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4 Comments

  1. Uncle B September 14, 2013 at 3:45 pm

    The American Dream, and American styled Capitalism having forsaken them, they have but this to pursue! reference: Google Detroit City Ruins?

  2. joy2b February 24, 2013 at 6:06 pm

    Preppers and homesteaders are some of the most visible people in many diy communities. You can compare them to the athletes and the organizers who you need for a friendly team sport. They usually don’t make up the whole team.

    I’ve noticed these categories:
    Farmers – The pros. They grew up on a family farm, they’ve always made their own food, they know what’s worth saving, and they’re used to having enough on hand to get through till next summer. They’re used to living in the country, and not calling repair men. They know how to make it, fix it, cook it, garden it, shoot it, build it, whatever they have to do. (This community is slowly being weakened by the push to monoculture farming, but it still exists, and is to some extent, the paragon of the rest.)
    Homesteaders – They have a lifestyle that in some way resembles romantic rural life. Their family pets may be more useful than average, but they’re still probably cute and lovable. Gardening is probably a full time hobby. Many families went from hobbyists to homesteaders during WWII, and then went back afterwards.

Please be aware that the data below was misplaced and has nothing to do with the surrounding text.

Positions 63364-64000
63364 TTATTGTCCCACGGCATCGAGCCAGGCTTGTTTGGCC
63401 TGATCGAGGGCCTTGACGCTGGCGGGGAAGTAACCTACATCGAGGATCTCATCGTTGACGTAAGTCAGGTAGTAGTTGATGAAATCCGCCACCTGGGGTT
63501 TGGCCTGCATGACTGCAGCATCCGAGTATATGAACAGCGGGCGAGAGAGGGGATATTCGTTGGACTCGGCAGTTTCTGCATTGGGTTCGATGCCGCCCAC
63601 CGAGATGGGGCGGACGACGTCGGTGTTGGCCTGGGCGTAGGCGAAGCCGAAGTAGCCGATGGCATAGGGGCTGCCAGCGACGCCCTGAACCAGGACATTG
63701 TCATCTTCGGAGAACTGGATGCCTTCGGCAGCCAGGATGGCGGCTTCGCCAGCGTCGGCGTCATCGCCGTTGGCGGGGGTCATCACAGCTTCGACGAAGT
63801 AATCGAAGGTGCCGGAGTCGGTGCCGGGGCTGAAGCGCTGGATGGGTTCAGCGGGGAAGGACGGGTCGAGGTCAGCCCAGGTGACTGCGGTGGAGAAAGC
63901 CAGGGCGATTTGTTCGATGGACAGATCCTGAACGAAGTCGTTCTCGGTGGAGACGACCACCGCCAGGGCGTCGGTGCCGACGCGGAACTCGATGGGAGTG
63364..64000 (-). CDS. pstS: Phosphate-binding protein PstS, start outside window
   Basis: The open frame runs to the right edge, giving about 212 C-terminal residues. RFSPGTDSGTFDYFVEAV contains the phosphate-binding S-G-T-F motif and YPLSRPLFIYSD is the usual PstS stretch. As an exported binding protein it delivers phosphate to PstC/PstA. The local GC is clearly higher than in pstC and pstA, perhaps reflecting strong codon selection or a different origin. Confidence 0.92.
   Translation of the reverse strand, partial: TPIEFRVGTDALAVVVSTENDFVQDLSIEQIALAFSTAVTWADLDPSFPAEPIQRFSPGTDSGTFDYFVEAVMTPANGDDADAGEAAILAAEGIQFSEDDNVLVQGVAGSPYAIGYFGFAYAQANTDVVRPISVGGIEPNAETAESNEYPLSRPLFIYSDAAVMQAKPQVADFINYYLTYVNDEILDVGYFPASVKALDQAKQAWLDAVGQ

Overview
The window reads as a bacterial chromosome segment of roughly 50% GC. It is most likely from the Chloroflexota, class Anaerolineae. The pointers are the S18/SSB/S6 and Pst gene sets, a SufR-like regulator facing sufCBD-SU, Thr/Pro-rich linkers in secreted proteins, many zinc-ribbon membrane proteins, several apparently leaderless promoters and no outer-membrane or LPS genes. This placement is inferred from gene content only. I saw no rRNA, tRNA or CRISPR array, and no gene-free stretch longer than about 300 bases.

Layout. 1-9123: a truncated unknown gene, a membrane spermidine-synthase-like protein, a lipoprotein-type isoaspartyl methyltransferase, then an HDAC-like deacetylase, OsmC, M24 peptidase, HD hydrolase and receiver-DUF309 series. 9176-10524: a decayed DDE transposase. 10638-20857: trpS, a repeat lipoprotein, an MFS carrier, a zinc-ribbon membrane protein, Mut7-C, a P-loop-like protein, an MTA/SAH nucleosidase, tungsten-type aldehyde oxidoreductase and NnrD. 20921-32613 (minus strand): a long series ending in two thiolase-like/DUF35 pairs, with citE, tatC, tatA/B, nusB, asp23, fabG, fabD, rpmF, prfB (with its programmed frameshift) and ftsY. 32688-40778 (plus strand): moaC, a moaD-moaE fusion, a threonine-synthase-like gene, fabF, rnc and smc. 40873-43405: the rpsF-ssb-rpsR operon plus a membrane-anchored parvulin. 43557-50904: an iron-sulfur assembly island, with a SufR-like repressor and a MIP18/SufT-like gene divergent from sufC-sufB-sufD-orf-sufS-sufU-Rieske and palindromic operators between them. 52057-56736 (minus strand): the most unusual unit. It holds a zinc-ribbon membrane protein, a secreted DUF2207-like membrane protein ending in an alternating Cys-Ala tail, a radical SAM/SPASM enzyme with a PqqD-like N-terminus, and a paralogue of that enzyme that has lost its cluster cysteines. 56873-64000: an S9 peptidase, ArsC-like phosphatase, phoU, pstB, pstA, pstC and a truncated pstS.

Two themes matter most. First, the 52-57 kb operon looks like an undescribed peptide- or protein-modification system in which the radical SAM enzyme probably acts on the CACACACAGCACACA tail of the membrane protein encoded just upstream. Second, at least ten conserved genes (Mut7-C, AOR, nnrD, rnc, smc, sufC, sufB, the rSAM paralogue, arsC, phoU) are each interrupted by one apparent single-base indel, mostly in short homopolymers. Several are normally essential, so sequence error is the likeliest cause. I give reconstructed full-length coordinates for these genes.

Hobbyists – There’s a few things they do for fun that make them a little more self sufficient than average. Gardeners, knitters, seamstresses, cooks, home brewers, carpenters, etc… a lot of people do a few things to relax.
    Preppers – Everyone thinks about what to do during emergencies. Preppers just do it more. Many learn the skills of the groups above, because they feel it’s necessary… and they often feel compelled to share skills. They often produce good articles on how to learn a new skill quickly, so they can be pretty great internet citizens and magazine contributors. Many are also hunters. Some are extreme enough to make it on tv, some have a nice camping kit, others just don’t plan to get to the store often. (In rural areas which get real blizzards, being a prepper isn’t optional.)